With the average time on the market in Texas at just 55 days — in a normal market, not the frenzied one we’re in now — most sellers can look forward to a relatively quick sale. But even with today’s high demand for limited inventory, making a strong first impression definitely matters. What’s more, the growing popularity of virtual tours online has raised the bar, so well-staged rooms can help close the deal. Find out the main benefits of staging your home and why it can be a return on investment, not an additional cost. Your first step? Talk to your real estate agent. They are the experts.
Does staging help sell a home faster?
Sellers who are weighing the staging-versus-not-staging argument should consider that, on average, staged homes sell 88 percent faster and for 20 percent more. There are solid financial incentives for staging a home, but it’s also a question of responding to a changing market. In the post-pandemic landscape, buyers will be increasingly looking for dedicated office space, earth tones and eco-friendly features, as well as a satisfying, realistic online viewing experience. Staging a home with on-trend furniture, art and accessories allows sellers to highlight the strongest features and present a vision for what a home can be in the future.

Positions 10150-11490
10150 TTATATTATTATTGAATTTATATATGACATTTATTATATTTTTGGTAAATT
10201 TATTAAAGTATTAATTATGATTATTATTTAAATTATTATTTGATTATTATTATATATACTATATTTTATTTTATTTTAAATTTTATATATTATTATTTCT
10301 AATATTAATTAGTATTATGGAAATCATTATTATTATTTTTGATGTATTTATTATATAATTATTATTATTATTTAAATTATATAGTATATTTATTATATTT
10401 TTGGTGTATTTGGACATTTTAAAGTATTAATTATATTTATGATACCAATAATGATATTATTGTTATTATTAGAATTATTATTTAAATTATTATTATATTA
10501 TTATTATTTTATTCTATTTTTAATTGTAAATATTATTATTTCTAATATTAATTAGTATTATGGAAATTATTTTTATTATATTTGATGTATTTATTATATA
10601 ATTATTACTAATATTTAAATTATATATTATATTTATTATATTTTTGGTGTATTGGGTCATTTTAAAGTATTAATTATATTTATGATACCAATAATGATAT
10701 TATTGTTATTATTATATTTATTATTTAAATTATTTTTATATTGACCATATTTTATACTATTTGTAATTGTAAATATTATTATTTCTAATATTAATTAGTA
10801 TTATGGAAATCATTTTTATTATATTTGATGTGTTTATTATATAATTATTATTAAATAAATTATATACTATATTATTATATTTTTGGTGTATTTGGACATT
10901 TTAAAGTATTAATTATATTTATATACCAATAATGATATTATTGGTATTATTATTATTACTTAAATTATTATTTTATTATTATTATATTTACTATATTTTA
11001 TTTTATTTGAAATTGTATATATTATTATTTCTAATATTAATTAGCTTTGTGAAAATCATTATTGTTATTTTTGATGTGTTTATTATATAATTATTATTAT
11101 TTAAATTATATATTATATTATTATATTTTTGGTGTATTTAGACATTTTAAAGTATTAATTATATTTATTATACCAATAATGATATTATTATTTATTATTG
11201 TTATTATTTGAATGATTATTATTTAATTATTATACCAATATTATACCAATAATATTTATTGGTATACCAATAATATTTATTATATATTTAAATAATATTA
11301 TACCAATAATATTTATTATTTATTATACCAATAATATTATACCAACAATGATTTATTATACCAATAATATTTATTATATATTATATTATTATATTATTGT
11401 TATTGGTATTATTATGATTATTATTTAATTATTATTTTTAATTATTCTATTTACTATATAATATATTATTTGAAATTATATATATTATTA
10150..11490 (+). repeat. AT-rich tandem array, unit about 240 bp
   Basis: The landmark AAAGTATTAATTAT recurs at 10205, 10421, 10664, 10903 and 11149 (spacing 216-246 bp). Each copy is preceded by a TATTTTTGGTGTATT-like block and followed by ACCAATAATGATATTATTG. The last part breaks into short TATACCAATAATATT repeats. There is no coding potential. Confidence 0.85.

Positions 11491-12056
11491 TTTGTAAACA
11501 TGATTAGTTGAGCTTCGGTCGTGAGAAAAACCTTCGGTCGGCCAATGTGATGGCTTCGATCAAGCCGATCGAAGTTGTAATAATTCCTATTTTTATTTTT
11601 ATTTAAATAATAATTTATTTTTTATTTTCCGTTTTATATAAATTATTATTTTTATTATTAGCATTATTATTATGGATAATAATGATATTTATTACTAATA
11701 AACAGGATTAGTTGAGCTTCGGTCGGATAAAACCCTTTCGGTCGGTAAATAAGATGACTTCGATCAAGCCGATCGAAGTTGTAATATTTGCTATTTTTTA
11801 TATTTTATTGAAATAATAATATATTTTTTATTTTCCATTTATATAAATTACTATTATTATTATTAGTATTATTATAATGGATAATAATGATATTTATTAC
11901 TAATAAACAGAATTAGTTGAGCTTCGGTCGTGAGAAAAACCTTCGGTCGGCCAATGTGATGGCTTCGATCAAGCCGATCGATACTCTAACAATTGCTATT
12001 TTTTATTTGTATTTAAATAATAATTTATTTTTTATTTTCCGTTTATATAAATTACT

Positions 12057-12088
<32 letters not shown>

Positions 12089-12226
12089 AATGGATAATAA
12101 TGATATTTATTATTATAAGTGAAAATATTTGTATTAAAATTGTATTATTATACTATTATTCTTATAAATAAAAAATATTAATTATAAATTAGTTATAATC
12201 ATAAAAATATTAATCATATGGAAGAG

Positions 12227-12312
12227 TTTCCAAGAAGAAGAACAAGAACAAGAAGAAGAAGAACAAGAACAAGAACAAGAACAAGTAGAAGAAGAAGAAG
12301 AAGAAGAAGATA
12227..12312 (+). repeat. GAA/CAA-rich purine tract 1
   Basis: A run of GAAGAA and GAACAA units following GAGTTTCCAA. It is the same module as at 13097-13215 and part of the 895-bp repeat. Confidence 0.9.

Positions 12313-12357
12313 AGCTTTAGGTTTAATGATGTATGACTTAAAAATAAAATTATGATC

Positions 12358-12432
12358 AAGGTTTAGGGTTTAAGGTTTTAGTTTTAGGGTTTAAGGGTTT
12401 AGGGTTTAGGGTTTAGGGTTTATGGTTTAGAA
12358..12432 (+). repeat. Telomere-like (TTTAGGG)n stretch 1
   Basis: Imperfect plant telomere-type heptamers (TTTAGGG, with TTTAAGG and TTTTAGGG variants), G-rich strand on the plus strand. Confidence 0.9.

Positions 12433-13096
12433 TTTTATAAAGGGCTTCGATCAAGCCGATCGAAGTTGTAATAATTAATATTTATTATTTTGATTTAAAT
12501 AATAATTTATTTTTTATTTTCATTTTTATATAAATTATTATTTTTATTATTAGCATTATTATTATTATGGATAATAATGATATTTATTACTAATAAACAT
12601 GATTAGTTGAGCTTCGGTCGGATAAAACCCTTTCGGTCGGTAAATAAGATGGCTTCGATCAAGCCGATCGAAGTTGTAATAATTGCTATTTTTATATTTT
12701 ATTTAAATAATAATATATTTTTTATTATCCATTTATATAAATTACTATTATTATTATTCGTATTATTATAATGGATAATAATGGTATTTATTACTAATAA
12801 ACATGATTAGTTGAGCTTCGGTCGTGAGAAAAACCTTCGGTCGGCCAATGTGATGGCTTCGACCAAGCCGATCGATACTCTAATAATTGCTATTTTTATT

Why staging an empty home matters
The paradox that sellers have to address is that buyers often respond to the lived-in look — without anyone at home when they’re looking. This is where professional stagers come into their own. By bringing in rented furniture, artwork, textiles and more, then arranging them in a tasteful, modern fashion that shows off the attributes of each room, stagers can seduce the buyer into a quicker decision and a higher offer. Most stagers will start by taking photos of the empty home for reference, so that they have the option of rolling back to a walkthrough of the unfurnished property. There are cases when buyers will want to reimagine areas for different uses, so staging has to strike a balance between nudging and limiting the imagination.
The key staging-versus–not-staging considerations
Given that house prices for single-family homes enjoyed double digit growth in North Texas, Austin, San Antonio and other highly desirable Texas areas in 2020, many sellers are already in a strong-enough position without the need for staging. A no-frills approach with no staging is feasible, while competition for inventory is so strong. One benefit is that an empty house allows some buyers to project their imaginations onto a blank canvas, ready for them to apply their own style following the sale.
Usually, however, most buyers need a nudge. Staging a home will highlight its best features, hide its flaws and even create a stronger emotional connection through the use of curated furnishings and interior design. Even in a robust housing market, staging can increase the value of your home further, as well as the speed at which it sells.
Which approach makes a better first impression?